This was just a piece of cake to what force we had to use for the other towers.

Last thing was the listening system, the Maltese cross which contained 12 dipoles.

Now we had all towers up which was a beautiful sight especially at sunset.

 

 "sunset"

 

In the meantime Ruud/PE1BTV arrived and so we could enjoy some drinks and spent the evening testing and making QSO's.

Again some HF was done including some contacts with Dutch amateurs on holiday in Italy and Croatia.

Because all the work was ready we could rest on Saturday morning and make some checks on the amp's and switching units.

We were also visited by Philippe/LX2AJ.

He was showed around by Theo in the shack and passes the towers.

Philippe left to return the other day to do some operation as well.

The clock crawled to 14:00 UTC and Theo and Ruud started the contest.

 

 "contest"

 

Of course this went very well and we did not have to call CQ to much.

After two hours it was our turn and Kees and I (PA3GVI) went on same speed.

First 3 hours the QSO-rate was around 68 QSO's an hour.

In the evening we enjoyed some Chinese food, in shifts of course because we wanted to be on the whole contest without rest or sleep.

Nice long distance contacts were made like IK and GM.

Around 19:00 UTC we passed mic and laptop to our friends Theo and Ruud to have a long run so we could sleep some hours before our night shift.

Around 23:30 we were woken up by Ruud to sit behind the rig again and so we went with sleepy heads.

Power-engines were filled again and we good go on another 2 hours.

The average qso rate fell back to a minimum as 25 an hour but we kept calling and searching from time to time.

Sometimes we called for 5 minutes but the few that called from far, like S5 and TK, gave us the drive to go on.

Sooner then we thought the sunrise was there and time to switch operators again.

Ruud and Theo were fresh to go for our goal, 950 QSO's.

This would not be easy because the counter was around 700 at sunrise and we did not expect the stations to call that furious like the day before.

The crowd woke up soon and the rate went up again.

Not anymore above 68 QSO's an hour but still going quite well and when I made the 900th QSO a short party was celebrated and hands shacked.

If we were lucky we would just reach the 950th QSO goal!

Phillipe came along again and he and Kees formed an international team for about an hour.

 

 "LX2AJ"

 

And finally Ruud and Theo had the last shift and signed with 935 QSO's.

We were all very happy with the score and hands were shacked.

We relaxed a while and took some drinks to celebrate the way things had gone.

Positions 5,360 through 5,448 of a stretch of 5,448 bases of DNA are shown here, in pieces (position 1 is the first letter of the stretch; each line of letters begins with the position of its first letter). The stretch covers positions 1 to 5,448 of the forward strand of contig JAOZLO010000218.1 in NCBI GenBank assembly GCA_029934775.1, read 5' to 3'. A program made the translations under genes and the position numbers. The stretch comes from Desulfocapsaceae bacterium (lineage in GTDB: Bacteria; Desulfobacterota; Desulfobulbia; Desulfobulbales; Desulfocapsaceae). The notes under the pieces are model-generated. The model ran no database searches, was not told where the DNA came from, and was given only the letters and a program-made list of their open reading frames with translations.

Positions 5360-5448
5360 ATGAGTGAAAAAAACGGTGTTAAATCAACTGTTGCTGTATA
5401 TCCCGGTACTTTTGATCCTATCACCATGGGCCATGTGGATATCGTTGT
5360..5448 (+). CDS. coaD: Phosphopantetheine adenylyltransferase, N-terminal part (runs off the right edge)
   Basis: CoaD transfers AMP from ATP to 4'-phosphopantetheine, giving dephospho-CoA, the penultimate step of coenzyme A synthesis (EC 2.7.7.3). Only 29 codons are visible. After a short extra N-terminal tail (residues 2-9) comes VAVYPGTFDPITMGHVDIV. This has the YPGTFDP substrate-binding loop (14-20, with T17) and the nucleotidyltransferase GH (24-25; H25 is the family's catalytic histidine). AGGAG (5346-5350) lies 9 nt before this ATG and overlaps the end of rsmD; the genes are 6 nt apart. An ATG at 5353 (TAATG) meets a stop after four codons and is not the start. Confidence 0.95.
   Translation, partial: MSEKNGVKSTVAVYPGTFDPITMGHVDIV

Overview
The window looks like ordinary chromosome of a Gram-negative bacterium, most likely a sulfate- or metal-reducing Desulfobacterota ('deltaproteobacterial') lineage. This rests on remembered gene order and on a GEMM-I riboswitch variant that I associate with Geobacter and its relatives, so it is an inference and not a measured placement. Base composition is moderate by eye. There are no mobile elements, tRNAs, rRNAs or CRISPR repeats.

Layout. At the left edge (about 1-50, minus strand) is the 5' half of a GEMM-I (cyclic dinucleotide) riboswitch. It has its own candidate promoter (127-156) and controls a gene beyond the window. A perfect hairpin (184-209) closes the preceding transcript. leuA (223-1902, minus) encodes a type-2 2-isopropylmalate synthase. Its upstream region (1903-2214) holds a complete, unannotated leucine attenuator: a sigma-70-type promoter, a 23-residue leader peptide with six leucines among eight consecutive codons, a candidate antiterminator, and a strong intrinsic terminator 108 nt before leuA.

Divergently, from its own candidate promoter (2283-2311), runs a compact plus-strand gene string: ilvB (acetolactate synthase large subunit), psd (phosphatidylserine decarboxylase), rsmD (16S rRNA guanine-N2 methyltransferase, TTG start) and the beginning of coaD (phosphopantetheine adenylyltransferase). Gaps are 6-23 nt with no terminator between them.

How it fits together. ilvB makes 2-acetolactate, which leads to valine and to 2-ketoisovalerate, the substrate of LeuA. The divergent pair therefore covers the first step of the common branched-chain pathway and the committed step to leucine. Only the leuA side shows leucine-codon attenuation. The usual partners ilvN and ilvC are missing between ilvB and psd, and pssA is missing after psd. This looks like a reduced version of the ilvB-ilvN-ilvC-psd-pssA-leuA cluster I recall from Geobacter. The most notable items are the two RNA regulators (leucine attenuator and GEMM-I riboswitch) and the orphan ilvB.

We did not have too much trouble except a forgotten rotor-cable and some loose wires which had to be soldered again.

The rest of the Sunday we disconnected the gear and took the towers down with the help of F6HPP.

He and his wife had already been there some hours in the early afternoon while we were contesting.

This was quite quickly done and that evening we enjoyed a very nice dinner with the four of us, of course telling jokes and looking back on the wonderful days we had on the hill.

Late in the evening we drove back to the contest site to sit outside and talk a bit more and watch the stars.

Satisfied we all fell asleep and on Monday morning after breaking down the tent we went on track, back home!

Half way we enjoyed some lunch and we said goodbye to everyone, thank each other for the pleasant time.

Maybe we will join again next year from---..???

 

Last two things to do are to thank all the folks who worked us and line up all the gear we used.

Transceivers: - 2x FT-847

- 1x TS-2000

 

Antenna's:     - North tower with 4x 9 elements yagi.

- East tower with 4x 9 elements yagi.

- West tower with 2x 9 elements yagi.

- South tower with 1x 9elements yagi.

 

- Tower with 4x HALO antenna (omni directional)

- Tower with Maltese cross (12x dipole for the listening station)

 

 "LX/PA1TK/P"

 

Amplifiers: - 2x GS-35 amplifier.

                   - 2x FET amplifier.

                   - 1x 3CX800 amplifier.

All set at 400 watts.

 

 "amplifiers"

 

Power : - 2x 6KW power engines and over 100 liters fuel.

 

Claimed score: - 315.000 points from 935 QSO's.

Best DX: - GM2T in IO86RW/959Km.

 

 

 

All contest QSO's will be confirmed by a special QSL of 30 years "PA1TK-contest groop".

73', and see you in the pile up!

 

Kees/PA5WT, Theo/PA1TK, Ruud/PE1BTV and Rob/PA3GVI.

 

 

Below are more pictures to get an impression about our trip.